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State attorneys defend law allowing universal voting by mail

September 18, 2020 GMT

DOVER, Del. (AP) — Attorneys for the Delaware Department of Elections are asking a Chancery Court judge to reject the state Republican Party’s challenge to a new law allowing universal voting by mail in the November election.

The GOP filed a lawsuit last month arguing lawmakers in the Democrat-controlled legislature exceeded their constitutional authority in invoking emergency powers to pass the measure, which was signed into law July 1, less than three weeks after being introduced.

Vice Chancellor Sam Glassock III has scheduled a Thursday hearing on the GOP’s request for an injunction to prevent vote-by-mail ballots from being counted.

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Attorneys for the state argue that the lawsuit should be dismissed as being filed too late because the plaintiffs, the state GOP and two individual voters, waited for seven weeks to challenge the law. They also argue that the plaintiffs have no standing to sue because they cannot demonstrate that they would be injured in a concrete and particular way, and that any alleged injury stemming from universal voting by mail would be shared by all members of the public.

Finally, state attorneys argue that the plaintiffs’ request for an injunction should be denied because they cannot succeed on the merits of their claim. They argue that courts must give deference to decisions of the General Assembly, and that the laws it passes are presumed to be constitutional unless their invalidity is beyond doubt.

“Even if the General Assembly’s judgment that voting by mail is necessary and proper for the continuity of governmental operations during the COVID-19 pandemic could be considered ‘fairly debatable,’ ‘legislative judgment must be allowed to control,’” they wrote, citing a 1951 Delaware Supreme Court ruling.

Supporters of the bill said the coronavirus pandemic justifies allowing everyone in the state to vote by mail, rather than having to go to local polling places or request an absentee ballot. State attorneys argue that if the vote-by-mail law is struck down, Delaware residents — who are routinely leaving their homes to go shopping, dine out, attend church and engage in other activities despite the coronavirus — “would face the Hobson’s choice of either voting and risking a potentially fatal illness, or not exercising their franchise.”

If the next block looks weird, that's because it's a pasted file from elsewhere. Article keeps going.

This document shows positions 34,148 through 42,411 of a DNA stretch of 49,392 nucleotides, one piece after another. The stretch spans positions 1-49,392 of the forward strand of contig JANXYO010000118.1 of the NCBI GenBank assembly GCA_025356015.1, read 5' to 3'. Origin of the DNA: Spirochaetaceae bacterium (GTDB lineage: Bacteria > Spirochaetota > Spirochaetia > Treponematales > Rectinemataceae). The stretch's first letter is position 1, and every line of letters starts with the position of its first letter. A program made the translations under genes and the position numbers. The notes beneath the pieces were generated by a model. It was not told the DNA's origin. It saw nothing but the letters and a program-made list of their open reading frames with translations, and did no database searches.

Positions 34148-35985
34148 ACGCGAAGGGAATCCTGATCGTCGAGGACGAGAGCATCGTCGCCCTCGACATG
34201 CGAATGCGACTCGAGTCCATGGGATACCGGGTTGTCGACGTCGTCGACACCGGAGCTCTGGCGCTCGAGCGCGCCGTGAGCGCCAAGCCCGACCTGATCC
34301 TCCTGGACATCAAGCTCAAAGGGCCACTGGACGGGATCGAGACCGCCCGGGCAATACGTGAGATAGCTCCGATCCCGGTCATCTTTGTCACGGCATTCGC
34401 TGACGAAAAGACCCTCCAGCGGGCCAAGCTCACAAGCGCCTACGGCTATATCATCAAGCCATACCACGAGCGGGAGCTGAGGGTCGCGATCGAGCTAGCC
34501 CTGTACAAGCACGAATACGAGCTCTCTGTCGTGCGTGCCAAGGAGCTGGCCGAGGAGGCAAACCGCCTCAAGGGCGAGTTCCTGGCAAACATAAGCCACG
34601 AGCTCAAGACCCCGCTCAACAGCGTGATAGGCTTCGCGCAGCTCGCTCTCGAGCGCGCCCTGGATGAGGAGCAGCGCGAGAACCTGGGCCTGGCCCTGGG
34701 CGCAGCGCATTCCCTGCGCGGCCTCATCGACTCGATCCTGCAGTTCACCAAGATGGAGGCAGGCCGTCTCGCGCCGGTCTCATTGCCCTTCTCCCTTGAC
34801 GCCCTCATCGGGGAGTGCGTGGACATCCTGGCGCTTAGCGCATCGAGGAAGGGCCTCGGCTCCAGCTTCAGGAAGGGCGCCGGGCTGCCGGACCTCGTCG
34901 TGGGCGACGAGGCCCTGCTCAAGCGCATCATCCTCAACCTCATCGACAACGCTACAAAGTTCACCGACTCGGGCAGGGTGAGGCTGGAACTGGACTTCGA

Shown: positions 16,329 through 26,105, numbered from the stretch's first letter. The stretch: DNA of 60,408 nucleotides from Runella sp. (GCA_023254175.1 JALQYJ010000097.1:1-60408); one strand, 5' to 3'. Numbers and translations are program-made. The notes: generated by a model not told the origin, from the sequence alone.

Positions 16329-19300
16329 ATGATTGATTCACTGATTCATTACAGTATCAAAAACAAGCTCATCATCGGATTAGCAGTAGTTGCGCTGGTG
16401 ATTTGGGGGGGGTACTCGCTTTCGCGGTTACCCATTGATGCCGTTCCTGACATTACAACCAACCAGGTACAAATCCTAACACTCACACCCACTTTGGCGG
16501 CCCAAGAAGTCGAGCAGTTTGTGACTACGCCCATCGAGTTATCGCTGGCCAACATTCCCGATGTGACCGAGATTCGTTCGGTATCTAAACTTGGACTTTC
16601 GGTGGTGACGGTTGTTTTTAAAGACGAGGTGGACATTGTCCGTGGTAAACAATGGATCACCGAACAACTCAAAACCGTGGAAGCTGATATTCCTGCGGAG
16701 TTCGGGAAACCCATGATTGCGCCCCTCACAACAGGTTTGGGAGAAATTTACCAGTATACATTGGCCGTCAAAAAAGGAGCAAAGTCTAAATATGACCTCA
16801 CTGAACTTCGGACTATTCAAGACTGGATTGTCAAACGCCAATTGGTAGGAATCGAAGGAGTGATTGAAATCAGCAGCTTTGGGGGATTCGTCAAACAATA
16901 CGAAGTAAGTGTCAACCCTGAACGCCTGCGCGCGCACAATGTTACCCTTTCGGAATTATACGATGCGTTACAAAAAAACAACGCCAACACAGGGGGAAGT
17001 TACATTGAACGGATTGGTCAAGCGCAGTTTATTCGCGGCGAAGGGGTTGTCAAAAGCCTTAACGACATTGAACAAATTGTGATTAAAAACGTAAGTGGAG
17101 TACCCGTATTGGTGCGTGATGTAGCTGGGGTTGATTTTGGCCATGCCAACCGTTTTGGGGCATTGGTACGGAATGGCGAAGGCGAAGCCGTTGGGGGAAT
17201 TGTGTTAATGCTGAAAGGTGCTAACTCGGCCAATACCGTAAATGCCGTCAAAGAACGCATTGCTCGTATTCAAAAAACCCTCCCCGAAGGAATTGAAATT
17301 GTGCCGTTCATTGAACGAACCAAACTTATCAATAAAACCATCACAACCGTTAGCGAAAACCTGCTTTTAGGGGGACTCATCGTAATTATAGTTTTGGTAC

They also suggest that, even though all polling places will be open and there is no prohibition against in-person voting, not allowing universal voting by mail could interfere with the “free and equal” elections guaranteed by the constitution.

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“Impermissible restrictions on the free and equal right to vote can arise in the form of the threat posed by a potentially-fatal disease, as well as from threats from other sources,” they wrote.

Under the new law, the Department of Elections was required to send applications for mail-in ballots to all registered voters in Delaware by Sept. 4. Those ballots can be counted beginning Oct. 4.

As of Sept. 1, there were 729,888 registered voters in Delaware. But in their Sept. 16 court filing, submitted nearly two weeks after the deadline for applications to be mailed, state attorneys said only about 529,580 applications had been sent. Nevertheless, elections commissioner Anthony Albence said in a sworn affidavit accompanying the state’s court filing that the Department of Elections had mailed vote-by-mail applications and accompanying cover letters to all registered voters. The reason for the discrepancy was not immediately clear.

Republicans, meanwhile, have said the law could lead to problems with election security and the vote count. They contend that lawmakers improperly expanded the specific allowances for absentee voting that are contained in the constitution.

“In so doing, they upset a time-tested, dependable, and constitutional voting process and replaced it with a haphazard, flood-the-market electoral experiment that threatens to disenfranchise eligible voters due to ... untimely delivery of mail, ballots being rejected for non-compliance, and invites voter fraud, such as double voting,” attorney Julia Klein wrote on behalf of the plaintiffs.

The plaintiffs point to a 1972 opinion in which the Delaware Supreme Court said that, by expressly including certain classifications of voters allowed to cast absentee ballots, the drafters of the constitution impliedly excluded all other classifications.

“It is beyond the power of the legislature, in our opinion, to either limit or enlarge upon the ... absentee voter classifications specified in the constitution for general elections,” the court wrote.

But lawmakers asserted that voting by mail is “necessary and proper for insuring the continuity of governmental operations,” and that conforming to the traditional constitutional limitations on absentee voting “would be impracticable.”

In their findings justifying passage of the law, lawmakers also that the CDC has recommended that nursing homes, long-term care facilities, and senior living residences not be used as polling places to minimize COVID-19 exposure among individuals and those with chronic medical conditions.

Despite that finding, at least four senior centers and one assisted living facility were among the polling places for Tuesday’s primary election.